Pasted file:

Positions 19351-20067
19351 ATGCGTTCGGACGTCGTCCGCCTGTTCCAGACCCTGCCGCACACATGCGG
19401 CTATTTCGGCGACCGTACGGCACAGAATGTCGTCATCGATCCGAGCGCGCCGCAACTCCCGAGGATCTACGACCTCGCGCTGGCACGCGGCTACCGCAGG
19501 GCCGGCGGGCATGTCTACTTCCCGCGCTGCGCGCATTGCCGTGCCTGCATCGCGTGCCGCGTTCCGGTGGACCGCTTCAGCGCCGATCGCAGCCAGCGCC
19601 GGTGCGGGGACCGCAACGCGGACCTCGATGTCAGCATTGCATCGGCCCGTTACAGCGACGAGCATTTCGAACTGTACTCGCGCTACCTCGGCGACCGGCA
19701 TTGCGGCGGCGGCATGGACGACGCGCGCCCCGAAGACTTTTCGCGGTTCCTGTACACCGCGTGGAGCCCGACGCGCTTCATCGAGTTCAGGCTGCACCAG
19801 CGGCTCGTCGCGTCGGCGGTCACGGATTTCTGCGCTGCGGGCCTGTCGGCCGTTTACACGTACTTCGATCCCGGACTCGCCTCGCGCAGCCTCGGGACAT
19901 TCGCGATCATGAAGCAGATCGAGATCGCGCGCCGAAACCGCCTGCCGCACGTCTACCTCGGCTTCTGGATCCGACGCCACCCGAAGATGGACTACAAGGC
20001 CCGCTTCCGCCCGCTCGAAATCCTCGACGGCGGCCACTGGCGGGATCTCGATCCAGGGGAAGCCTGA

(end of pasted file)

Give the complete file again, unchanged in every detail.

Positions 19351-20067
19351 ATGCGTTCGGACGTCGTCCGCCTGTTCCAGACCCTGCCGCACACATGCGG
19401 CTATTTCGGCGACCGTACGGCACAGAATGTCGTCATCGATCCGAGCGCGCCGCAACTCCCGAGGATCTACGACCTCGCGCTGGCACGCGGCTACCGCAGG
19501 GCCGGCGGGCATGTCTACTTCCCGCGCTGCGCGCATTGCCGTGCCTGCATCGCGTGCCGCGTTCCGGTGGACCGCTTCAGCGCCGATCGCAGCCAGCGCC
19601 GGTGCGGGGACCGCAACGCGGACCTCGATGTCAGCATTGCATCGGCCCGTTACAGCGACGAGCATTTCGAACTGTACTCGCGCTACCTCGGCGACCGGCA
19701 TTGCGGCGGCGGCATGGACGACGCGCGCCCCGAAGACTTTTCGCGGTTCCTGTACACCGCGTGGAGCCCGACGCGCTTCATCGAGTTCAGGCTGCACCAG
19801 CGGCTCGTCGCGTCGGCGGTCACGGATTTCTGCGCTGCGGGCCTGTCGGCCGTTTACACGTACTTCGATCCCGGACTCGCCTCGCGCAGCCTCGGGACAT
19901 TCGCGATCATGAAGCAGATCGAGATCGCGCGCCGAAACCGCCTGCCGCACGTCTACCTCGGCTTCTGGATCCGACGCCACCCGAAGATGGACTACAAGGC
20001 CCGCTTCCGCCCGCTCGAAATCCTCGACGGCGGCCACTGGCGGGATCTCGATCCAGGGGAAGCCTGA